Out now on Esoteric Antenna Ostinato is described as “a labour of love, built on forty years’ vision’ with Tayler commenting “I had so many ideas for music and sound running around inside my head as a teenager, and now, more than forty years on, technology has evolved to the point where I can realise this vision, as if the outer world and my inner music have finally synchronised, and the production of this album has at last made this possible.”

I’d personally never heard of Tayler but he is a mixing and recording engineer, music producer, musician, composer and sound engineer and has contributed towards the work of loads of names you will most certainly have heard – Peter Gabrial, Suzanne Vega, Underworld, Howard Jones, Stevie Nicks, Rush…STEPHENWTAYLER

Ostinato is at times a bleak and minimal outing, which sort of falls into the ambient category of electronica and is clearly influenced by the likes of Steve Reich and Philip Glass with a bit of Tangerine Dream thrown in for good measure perhaps a bit of Sabres Of Paradise. Ostinato opens with Euro Star which is driving, percussive and, well it sounds a bit like a train headed for France under the channel. Actually this is a pretty full on track and would be perfectly at home on the dancefloor of some more adventurous clubs. It does a brilliant job of creating the scene and leaves you barely daring to take a breath.
At The Edge Of Light is a soundscape and cinematic piece with piano over the top and reminds me of some of the proggy ambient albums I listened to as a kid (Pekka Pohjola’s Mathematician’s Air Display perhaps). It’s a beautiful piece whatever and builds and builds to a beautiful ending.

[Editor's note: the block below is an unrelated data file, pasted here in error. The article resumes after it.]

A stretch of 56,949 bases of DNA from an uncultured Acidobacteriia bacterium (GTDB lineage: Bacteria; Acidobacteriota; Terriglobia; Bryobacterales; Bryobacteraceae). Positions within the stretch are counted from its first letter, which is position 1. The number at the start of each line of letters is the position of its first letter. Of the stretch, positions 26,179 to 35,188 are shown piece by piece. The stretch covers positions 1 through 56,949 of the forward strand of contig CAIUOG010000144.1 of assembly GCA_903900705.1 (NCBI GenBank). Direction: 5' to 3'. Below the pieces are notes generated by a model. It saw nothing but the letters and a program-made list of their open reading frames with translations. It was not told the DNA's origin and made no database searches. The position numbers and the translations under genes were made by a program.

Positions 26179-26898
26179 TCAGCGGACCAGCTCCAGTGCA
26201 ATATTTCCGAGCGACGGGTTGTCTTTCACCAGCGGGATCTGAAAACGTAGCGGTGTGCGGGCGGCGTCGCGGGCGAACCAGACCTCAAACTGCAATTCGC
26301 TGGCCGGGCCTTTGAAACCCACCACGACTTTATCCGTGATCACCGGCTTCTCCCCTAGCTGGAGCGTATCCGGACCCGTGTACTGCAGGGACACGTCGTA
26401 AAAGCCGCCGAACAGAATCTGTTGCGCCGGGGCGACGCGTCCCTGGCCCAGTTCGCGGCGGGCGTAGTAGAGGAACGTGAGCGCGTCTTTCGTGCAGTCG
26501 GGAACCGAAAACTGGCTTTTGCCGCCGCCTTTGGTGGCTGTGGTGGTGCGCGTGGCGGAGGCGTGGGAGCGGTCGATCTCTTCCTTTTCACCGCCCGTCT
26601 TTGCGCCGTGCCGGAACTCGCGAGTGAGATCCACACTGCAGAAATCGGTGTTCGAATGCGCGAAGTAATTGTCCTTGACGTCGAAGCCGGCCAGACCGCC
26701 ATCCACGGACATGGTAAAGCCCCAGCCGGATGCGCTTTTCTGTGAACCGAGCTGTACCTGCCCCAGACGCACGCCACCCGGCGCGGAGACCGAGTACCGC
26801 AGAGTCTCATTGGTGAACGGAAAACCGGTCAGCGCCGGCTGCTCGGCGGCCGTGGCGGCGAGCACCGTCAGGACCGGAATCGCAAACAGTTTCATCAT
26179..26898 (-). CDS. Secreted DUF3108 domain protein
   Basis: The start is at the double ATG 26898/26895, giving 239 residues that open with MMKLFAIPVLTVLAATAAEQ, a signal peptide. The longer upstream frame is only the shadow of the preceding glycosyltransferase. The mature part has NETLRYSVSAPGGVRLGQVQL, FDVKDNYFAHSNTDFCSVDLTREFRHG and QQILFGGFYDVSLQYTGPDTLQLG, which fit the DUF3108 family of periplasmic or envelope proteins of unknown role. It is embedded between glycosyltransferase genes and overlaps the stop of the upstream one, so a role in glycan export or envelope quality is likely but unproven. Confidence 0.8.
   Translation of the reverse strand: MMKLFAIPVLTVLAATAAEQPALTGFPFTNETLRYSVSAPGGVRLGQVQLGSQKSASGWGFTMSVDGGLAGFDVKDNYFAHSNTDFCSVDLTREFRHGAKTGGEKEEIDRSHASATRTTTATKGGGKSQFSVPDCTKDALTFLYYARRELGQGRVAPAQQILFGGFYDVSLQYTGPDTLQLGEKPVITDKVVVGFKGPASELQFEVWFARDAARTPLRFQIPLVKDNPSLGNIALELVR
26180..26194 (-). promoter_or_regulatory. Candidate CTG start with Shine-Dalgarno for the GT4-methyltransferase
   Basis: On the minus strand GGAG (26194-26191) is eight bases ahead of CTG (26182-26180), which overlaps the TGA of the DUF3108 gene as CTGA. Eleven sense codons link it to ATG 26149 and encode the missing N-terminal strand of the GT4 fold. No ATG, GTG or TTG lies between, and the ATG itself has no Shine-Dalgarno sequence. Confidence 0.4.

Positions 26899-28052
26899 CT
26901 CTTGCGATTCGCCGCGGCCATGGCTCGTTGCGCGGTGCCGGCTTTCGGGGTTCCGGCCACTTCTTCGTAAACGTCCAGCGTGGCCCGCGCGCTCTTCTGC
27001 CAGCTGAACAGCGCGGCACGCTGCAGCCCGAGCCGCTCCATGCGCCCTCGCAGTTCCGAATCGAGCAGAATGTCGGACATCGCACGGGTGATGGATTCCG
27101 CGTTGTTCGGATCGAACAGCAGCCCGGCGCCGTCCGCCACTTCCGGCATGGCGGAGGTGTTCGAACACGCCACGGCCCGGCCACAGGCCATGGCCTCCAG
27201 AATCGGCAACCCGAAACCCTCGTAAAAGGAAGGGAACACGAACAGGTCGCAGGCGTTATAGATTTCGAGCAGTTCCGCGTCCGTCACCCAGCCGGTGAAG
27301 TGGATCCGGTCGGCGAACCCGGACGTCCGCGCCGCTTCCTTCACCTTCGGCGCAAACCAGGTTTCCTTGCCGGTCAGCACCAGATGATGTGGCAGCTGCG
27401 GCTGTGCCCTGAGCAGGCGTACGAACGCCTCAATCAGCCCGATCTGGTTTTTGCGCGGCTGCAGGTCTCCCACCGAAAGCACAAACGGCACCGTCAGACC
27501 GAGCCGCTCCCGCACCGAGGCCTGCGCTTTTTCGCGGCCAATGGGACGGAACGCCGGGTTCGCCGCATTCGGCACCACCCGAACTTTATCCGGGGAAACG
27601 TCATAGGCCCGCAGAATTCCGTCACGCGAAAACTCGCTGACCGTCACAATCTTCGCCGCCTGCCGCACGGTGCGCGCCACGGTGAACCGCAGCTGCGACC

Next up is Periphique, then Terminus, On The Beach, Glass In The Rain, Sacre Couer, Metro and finally The Boy Who Said Yes, and reading the titles you’d be forgiven for thinking that this whole album wasn’t knocked up on the annual family holiday to France. Ok, I know you’ve got to have a theme or albums can be disjointed and I actually quite like this. The vocoded (or whatever it is) on Periphique is great and puts me in mind of something I’ve heard but can’t quite put my finger on. Metro is the highlight for me with its sequenced synth bassline that is pounding and utterly brilliant…

You know the influences and if you like that style you’ll like this album, but it will also appeal to the techno generation as it’s just got enough bite and hardness to it to not have it drifting off into mindless electronic noodling and navel gazing that can sometimes result from this broad genre.

Ostinato is brilliantly produced, sounds wonderful, and whilst it is certainly intelligent music, it is not up its own backside and pretty accessible to most folk. I really enjoyed it and it’s definitely a keeper that will get played in the wee hours of psychedelic reverie, where it will be allowed to wash over mind and body.

Highly recommended…just a bit dubious about the track titles…

Stuart Smith

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